Can someone please give feedback on my lnat essay? Watch

aaryaman1
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What are the arguments for and against the legalizing of euthanasia?
Legalizing euthanasia or the right to kill oneself with the aid of generally a doctor, is a hot topic that has gained the interest of thousands of people. Initially, it gained attention when a nurse in India got raped and was left begging for death due to being in absolute misery and in a vegetative state surviving on life support for around 30 years. Despite her plight, the Supreme Court of India declined her request for euthanasia causing distress amongst thousands of people. The distress was caused since the pain that the lady was in was clearly obvious and it would have been common sense that if she had the capability to end her life, she would. Which brings me to the point of one's choice of ending his/her life; this since centuries has been a very controversial issue and the aim of this essay will be to discuss the arguments for and against the legalization of euthanasia and hopefully coming up with a conclusion regarding this issue at hand.

There has been a hierarchy of millions of people who believe that taking one's life regardless the issue, is against the rules of God and how he would want it thus making him angry. They tend to believe that ending life in an 'unnatural' way like euthanasia or abortion is sinning in God's accounts. The rise of this argument simply comes from the religious beliefs of people and how they believe that God and his messengers toiled so hard to give us this life we have and how because of this, his value is being belittled. Unfortunately, the same people who accept this facade are the ones who also tend to be the cause of racism and sexism. Furthermore, they disregard the plight of the person who has come to the decision of taking his/her life and what they must be feeling.

Another criticism inhibiting legalization of euthanasia is that if allowed, then how is it any different from suicide? Where this can give a rise to suicide levels in an abundance of ways because we cannot 'technically' quantify pain, whether it be physical or mental. Another possible question reinstating the previous statement this raises is that, should only people who are severely disabled physically be allowed to pursue euthanasia while disregarding people who suffer from severe mental disorders? Lastly, one can question the integrity of the doctor because according to the essential oath a doctor takes, he is supposed to give his best to try and save the patient's life. This is a serious concern because some doctors can start recommending euthanasia as a 'relief to the pain'.

Although euthanasia is looked down upon, it raises a serious ethical concern on whether people who are totally dependent on others for even the minute of things like using the toilet really do not want to live. Taking the example of the Indian nurse as stated before, she was in such a terrible condition for something she did not even do and she still feels punished as she cannot move, talk or walk! Some people aiding the legality of euthanasia believe that it is better to relieve one from their pain rather than watch them suffer. They also take in account of God's concern as they believe God would not want his 'children' to suffer and therefore even he would want that. Moreover, they feel that 'technically' God will be the one deciding the person's death as it is he who writes their destiny.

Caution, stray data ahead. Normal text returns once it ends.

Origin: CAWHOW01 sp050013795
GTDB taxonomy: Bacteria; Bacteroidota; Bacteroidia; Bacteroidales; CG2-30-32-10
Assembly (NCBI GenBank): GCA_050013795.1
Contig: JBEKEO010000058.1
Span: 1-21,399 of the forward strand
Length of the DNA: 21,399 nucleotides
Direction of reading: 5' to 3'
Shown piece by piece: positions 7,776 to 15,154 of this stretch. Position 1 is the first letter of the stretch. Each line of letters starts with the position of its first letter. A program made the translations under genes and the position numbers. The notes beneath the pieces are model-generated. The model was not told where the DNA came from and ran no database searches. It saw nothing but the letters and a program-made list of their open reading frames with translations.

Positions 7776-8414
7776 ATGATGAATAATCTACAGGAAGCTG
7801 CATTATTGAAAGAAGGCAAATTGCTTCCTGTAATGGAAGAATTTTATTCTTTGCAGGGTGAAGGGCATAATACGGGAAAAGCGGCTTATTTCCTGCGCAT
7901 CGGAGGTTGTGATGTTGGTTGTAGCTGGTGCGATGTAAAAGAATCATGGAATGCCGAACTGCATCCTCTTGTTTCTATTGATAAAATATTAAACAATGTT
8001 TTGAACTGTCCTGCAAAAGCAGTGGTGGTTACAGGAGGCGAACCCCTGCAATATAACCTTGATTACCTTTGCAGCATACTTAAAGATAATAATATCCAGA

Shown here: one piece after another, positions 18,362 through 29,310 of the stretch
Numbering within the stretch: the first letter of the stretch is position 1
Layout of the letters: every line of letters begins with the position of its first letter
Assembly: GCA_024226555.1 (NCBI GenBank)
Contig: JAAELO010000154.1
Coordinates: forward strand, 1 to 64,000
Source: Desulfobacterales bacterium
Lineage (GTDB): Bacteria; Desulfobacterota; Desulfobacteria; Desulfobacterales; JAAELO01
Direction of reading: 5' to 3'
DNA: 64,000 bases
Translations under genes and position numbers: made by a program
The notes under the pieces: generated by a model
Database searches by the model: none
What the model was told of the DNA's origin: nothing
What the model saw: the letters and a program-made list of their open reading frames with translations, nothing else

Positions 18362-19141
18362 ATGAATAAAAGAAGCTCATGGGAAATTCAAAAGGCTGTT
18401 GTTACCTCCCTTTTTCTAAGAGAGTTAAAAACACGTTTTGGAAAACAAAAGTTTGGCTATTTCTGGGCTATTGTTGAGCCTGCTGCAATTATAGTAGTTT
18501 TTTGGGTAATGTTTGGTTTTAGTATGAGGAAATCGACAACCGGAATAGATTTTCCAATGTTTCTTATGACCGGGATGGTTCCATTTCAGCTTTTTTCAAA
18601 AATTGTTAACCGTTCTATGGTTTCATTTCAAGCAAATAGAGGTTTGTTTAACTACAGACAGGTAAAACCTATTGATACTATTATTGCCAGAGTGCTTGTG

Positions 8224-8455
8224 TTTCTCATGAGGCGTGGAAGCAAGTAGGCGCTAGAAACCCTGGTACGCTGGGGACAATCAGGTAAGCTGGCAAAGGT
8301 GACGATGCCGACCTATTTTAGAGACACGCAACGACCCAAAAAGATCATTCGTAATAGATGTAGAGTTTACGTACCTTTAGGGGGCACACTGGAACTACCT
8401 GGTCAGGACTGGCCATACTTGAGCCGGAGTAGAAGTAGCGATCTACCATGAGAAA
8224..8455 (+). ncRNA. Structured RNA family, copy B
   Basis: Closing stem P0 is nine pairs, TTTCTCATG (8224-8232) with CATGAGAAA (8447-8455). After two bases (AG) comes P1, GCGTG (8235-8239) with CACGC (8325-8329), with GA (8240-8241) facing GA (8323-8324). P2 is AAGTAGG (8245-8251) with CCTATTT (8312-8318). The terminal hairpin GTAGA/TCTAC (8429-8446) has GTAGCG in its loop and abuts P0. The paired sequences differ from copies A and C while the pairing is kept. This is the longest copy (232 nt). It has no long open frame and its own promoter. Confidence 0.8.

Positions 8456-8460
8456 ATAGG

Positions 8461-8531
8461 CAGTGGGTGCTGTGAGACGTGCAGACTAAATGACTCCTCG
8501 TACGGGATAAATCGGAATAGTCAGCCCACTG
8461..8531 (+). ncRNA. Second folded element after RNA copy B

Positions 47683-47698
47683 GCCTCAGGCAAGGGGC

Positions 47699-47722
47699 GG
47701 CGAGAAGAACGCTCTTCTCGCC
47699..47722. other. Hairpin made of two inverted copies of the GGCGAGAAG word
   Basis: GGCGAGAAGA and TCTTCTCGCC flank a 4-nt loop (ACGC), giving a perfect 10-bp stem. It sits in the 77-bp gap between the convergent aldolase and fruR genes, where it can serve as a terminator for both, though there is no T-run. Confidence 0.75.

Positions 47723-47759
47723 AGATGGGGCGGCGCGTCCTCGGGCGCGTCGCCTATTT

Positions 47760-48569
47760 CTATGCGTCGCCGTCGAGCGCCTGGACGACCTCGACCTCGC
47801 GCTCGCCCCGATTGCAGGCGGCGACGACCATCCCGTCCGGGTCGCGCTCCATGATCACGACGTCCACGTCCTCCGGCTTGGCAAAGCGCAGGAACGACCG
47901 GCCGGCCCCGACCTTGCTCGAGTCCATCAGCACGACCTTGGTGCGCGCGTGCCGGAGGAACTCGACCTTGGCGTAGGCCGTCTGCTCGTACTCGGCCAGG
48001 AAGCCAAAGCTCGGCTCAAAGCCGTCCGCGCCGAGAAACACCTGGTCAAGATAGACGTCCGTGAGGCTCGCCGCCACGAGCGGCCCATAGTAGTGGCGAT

Non-secular countries like the ones in the Middle East have banned euthanasia as they believe it is against God's will as discussed previously. Whereas, certain European countries like Holland have allowed it under critical conditions. Although these approaches are poles apart, I feel a middle route must be taken as done by India and several countries. This middle route revolves around granting passive euthanasia, where one's life support is removed giving a slow painless death, rather than normal euthanasia that too under immense conditions and approval from the health authorities stating that the person cannot improve and his/her health will further degrade.
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jessjanellbhons1
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(Original post by aaryaman1)
What are the arguments for and against the legalizing of euthanasia?
Legalizing euthanasia or the right to kill oneself with the aid of generally a doctor, is a hot topic that has gained the interest of thousands of people. Initially, it gained attention when a nurse in India got raped and was left begging for death due to being in absolute misery and in a vegetative state surviving on life support for around 30 years. Despite her plight, the Supreme Court of India declined her request for euthanasia causing distress amongst thousands of people. The distress was caused since the pain that the lady was in was clearly obvious and it would have been common sense that if she had the capability to end her life, she would. Which brings me to the point of one's choice of ending his/her life; this since centuries has been a very controversial issue and the aim of this essay will be to discuss the arguments for and against the legalization of euthanasia and hopefully coming up with a conclusion regarding this issue at hand.